"Why can't we collect at the signals, all the time? Sounds like a good summer homework project for Menwith," reads the top of a slide shown by the Guardian that supposedly quotes Alexander during a 2008 visit to the UK. The slide is titled, "Collect-it-all."

Menwith refers to RAF Menwith Hill, a secret signals intelligence gathering facility in the English countryside (shown above) run by the British and Americans.

Jay Healey, director of the Atlantic Council's cyber statecraft initiative who served as a U.S. Air Force signals intelligence officer in the 1990s admitted yesterday that electronic spies want to collect as much information as possible.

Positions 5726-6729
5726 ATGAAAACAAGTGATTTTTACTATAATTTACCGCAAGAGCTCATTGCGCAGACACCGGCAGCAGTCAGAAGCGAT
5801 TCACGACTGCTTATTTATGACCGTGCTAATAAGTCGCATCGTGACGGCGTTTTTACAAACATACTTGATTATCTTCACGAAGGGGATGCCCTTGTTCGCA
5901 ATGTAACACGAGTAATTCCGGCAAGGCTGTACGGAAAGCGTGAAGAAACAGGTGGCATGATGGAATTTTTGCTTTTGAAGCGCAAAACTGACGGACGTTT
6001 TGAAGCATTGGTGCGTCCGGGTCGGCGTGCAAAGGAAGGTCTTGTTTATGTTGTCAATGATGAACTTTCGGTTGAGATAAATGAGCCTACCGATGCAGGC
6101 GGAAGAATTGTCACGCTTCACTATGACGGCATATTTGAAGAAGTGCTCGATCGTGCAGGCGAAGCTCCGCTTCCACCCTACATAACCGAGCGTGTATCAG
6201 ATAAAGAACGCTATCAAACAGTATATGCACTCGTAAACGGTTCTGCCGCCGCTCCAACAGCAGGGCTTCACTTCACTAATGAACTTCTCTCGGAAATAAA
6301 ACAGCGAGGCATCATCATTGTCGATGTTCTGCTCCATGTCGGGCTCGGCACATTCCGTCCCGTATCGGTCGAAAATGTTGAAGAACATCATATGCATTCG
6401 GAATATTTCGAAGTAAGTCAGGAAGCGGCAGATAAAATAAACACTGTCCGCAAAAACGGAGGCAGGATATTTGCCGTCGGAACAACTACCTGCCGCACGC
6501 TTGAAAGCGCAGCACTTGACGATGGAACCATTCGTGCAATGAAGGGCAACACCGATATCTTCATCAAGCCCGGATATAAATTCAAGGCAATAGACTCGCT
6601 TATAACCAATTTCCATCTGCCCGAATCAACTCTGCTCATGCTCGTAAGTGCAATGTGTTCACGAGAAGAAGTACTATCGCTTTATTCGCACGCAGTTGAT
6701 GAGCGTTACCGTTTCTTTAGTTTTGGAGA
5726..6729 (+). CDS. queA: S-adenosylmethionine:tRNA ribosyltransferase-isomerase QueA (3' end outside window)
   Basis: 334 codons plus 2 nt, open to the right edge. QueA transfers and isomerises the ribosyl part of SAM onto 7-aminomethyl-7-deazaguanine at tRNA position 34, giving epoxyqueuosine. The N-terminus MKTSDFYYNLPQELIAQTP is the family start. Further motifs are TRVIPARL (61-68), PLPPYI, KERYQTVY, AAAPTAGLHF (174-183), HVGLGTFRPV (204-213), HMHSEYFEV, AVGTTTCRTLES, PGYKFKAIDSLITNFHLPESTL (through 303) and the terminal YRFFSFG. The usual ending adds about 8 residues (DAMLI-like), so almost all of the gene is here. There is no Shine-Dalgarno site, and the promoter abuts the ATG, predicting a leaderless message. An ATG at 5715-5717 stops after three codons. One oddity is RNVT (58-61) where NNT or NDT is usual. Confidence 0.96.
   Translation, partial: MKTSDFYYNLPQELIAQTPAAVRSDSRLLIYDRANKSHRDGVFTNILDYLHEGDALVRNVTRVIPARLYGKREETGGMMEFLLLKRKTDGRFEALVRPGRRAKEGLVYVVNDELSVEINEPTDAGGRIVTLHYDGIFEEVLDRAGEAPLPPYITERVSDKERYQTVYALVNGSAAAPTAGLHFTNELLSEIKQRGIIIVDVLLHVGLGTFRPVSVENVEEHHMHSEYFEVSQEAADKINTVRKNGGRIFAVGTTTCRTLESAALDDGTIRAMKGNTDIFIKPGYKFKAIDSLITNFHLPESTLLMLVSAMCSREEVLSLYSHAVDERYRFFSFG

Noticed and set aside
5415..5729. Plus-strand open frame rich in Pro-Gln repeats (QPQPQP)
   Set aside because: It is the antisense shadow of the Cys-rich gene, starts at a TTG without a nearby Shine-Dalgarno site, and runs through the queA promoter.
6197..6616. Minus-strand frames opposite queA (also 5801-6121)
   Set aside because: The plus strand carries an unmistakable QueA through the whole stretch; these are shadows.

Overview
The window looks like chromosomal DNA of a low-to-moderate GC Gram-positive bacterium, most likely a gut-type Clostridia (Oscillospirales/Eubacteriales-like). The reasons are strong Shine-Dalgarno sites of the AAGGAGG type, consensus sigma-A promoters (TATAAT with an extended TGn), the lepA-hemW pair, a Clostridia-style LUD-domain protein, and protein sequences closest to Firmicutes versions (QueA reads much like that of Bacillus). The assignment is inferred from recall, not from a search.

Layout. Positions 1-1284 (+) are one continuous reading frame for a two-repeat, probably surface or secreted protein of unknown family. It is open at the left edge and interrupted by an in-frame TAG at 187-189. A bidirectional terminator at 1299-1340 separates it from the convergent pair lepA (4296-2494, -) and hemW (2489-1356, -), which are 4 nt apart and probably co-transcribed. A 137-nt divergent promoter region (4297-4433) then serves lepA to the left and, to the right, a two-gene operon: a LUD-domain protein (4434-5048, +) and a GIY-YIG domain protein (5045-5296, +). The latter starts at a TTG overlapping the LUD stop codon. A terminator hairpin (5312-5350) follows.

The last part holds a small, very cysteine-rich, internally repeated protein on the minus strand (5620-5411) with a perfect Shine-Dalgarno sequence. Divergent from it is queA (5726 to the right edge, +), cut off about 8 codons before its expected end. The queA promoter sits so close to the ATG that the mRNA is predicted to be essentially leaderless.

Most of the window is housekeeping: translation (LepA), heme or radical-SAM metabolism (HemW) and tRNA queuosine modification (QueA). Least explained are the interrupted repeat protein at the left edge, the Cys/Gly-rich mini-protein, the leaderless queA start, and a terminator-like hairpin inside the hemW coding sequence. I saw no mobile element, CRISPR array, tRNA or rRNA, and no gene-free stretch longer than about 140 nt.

"The analogy I look at if you're dealing with intel guys, especially collectors, whether that's NSA or any other country's, is that they want to collect -- as an analogy -- a copy of every book ever written, even if they happen to get U.S. books in there," said Healey during a June 20 event at the Brookings Institution in Washington.  

GCHQ operatives tapped the fibre-optic cables over the last five years at the point where the transatlantic cables reach British shores -- these are the cables that move Internet and telephone data from North America to Western Europe.  All of this was done with agreements with the communications companies, described by the document as "intercept partners."

These companies are likely "compelled" to give the British government access to their data via some sort of court order, much as they can be in the United States.